My Gmail account contained this gem of wisdom today, in that spot where random links like spam recipes and news items appear:

“I think age is a very high price to pay for maturity.”

– Tom Stoppard

Coincidence? Or did they know it was my birthday? Spooky. Though when people tell me I don’t look my age, I reply “it’s the immaturity,” so I don’t think I’m even getting the benefits of aging.

But it turns out I’m not only becoming a crotchety grandmother, I seem to be channelling my own grandmother, who was not at all crotchety.

I remember her marvelling that she was born at the most exciting time in history. She’d ask me to think of all the advances in her lifetime. Cars and planes and phones and television became commonplace. Women were declared persons. World War II and the Cold War came and went. A nurse, she saw medical advances including the introduction of the polio vaccine and the birth control pill, and the eradication of smallpox. She also lived to see personal computers and e-mail and the Internet … not that she used them much.

In my own lifetime, it’s the evolution of those web technologies that have changed the scope of my world dramatically. Dissection of the large-scale changes is best left to those with big brains and more time to dash off a blog post. But the small-scale change is itself remarkable, as I’ve had cause to remember lately.

I’m moving this weekend, and the apartment search was a far less painful experience than usual. When I stopped to think about why, it was obvious: the emergence of Craigslist.

I move a lot. I love the change; I hate the moving, from the search to the unpacking. Now, the Internet has made the search part a breeze, even if it can’t yet help with lifting heavy things (though I also found my movers with an Internet search and comparison of reputation and BBB record).

I last moved two years ago, when Craigslist was already a popular place to post classified ads, and yet I found my current apartment through a newspaper ad after striking out there. Now, Craigslist has exploded, and is undoubtedly The Place. There’s no reason to go anywhere else.

Advertisers don’t pay, so they don’t skimp on the words or use obscure acronyms. No more phone call after phone call to find an apartment that’ll allow a cat, to people too cheap to put n/p in their ad. No more judging a place based on a 20 word description. Only the idiot advertisers don’t take advantage of being able to give a full description and photos. And the vacancies are virtually all there, all in one place.

It’s easy to think the Internet has expanded my world by giving me access to information from places and people that would have been out of my reach before. But another way to look at it is that it’s made my world smaller … in a good way.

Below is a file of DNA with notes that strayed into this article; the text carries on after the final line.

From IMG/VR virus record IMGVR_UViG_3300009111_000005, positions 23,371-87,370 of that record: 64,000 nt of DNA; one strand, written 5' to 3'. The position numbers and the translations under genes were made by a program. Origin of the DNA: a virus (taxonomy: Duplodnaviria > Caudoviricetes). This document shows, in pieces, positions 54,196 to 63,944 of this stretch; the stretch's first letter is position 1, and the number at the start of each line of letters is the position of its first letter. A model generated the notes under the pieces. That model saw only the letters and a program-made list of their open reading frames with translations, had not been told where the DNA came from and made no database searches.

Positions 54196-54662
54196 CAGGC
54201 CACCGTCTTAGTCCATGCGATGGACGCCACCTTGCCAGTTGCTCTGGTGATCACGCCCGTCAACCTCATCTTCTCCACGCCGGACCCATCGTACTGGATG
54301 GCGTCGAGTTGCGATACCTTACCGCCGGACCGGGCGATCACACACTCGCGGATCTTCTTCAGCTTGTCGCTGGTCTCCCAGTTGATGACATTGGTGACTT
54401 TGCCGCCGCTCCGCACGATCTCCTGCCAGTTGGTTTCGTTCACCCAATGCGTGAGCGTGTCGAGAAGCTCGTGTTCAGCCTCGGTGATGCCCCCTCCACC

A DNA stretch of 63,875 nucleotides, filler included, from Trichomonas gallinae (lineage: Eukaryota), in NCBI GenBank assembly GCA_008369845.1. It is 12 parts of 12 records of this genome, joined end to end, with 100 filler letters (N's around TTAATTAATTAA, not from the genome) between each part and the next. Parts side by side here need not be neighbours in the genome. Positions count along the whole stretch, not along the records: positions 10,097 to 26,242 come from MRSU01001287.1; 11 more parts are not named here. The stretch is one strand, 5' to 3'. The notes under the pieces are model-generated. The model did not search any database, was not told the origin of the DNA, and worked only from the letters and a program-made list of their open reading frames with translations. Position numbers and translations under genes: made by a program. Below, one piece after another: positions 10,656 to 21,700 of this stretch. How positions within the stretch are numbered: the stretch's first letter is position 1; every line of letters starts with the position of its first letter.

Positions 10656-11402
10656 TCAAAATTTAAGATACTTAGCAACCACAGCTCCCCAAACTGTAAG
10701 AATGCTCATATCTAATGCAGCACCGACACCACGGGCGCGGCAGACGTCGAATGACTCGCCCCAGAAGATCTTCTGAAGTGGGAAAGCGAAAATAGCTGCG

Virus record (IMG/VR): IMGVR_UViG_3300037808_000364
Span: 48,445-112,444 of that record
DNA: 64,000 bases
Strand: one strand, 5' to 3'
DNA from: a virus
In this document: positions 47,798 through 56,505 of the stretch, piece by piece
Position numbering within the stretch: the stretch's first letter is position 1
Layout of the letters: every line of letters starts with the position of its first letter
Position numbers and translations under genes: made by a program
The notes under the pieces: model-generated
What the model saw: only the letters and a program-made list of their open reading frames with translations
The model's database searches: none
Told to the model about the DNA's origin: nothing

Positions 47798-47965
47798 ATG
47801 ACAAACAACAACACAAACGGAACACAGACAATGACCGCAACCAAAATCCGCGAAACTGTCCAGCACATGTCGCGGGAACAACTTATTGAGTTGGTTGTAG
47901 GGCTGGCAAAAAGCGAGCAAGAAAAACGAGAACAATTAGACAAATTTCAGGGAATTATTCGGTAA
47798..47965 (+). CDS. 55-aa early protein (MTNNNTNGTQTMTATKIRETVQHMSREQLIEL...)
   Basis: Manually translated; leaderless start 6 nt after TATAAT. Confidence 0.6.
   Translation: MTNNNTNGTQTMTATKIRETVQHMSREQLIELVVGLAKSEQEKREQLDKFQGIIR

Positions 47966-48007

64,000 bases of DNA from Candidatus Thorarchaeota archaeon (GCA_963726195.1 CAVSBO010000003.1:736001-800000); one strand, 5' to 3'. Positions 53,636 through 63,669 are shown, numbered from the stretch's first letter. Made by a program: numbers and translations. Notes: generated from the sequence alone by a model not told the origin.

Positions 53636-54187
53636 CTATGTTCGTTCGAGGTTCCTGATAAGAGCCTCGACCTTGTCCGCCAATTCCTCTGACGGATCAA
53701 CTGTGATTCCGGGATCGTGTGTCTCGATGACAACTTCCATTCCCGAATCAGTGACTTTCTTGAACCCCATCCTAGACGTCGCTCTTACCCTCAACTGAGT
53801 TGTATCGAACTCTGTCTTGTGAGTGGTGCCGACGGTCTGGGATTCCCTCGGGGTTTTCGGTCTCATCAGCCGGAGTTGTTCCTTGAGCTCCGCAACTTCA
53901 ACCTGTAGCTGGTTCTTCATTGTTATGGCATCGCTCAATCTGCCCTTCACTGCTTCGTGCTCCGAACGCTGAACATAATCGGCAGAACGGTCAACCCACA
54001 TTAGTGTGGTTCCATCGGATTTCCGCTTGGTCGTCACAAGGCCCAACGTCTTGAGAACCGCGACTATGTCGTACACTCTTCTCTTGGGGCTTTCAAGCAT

I’ve recently booked flights online to meet up with people who have become great friends in real life, after initially meeting them through discussion groups and blogs and developing friendships through email.

Almost 15 years ago — oh god, I am old — I lived in a French area of New Brunswick for a year. This was before I or anyone I knew had email. I kept in touch with friends back home by phone and mail, and then after I returned, with friends I met there the same way. Contact was sporadic, and old friends became penpals more than a daily part of my life — and that only if they were good about writing, like I was, or picking up a phone, like I wasn’t and am not.

About five years ago, I lived in Mexico for a couple of years. Everyone I know had email, and that was my lifeline. I kept in touch regularly with a wider circle of people — no need to decide if a correspondent was stamp- or toll-worthy, or if they’d think I was. And some of those casual friends became close friends with the ease of correspondence allowing us to further discover our compatibility.

Now, blogs and other social media sites help me keep connected with friends from across the continent, friends I’ve met because of the Internet, or managed to keep in touch with because of the Internet.

I can’t be one to complain about the loss of the intimacy of phone calls and letters, because they haven’t been lost. I haven’t written a real snail mail letter for years, I’ll admit, but I have written many a lengthy email I put just as much effort into. I’ve never been good at the phone, but I still spend a lot of time on it. Skype even makes that cheap and easy, if not always 100 percent reliable. All of these new tools have added, not subtracted, to my options and my feeling of connectedness to friends and family.

Maybe I can’t come up with a list of advances like my grandmother’s, but just the one — the advances in Internet technologies — is enough to make me marvel at living in one of the most exciting times in history.

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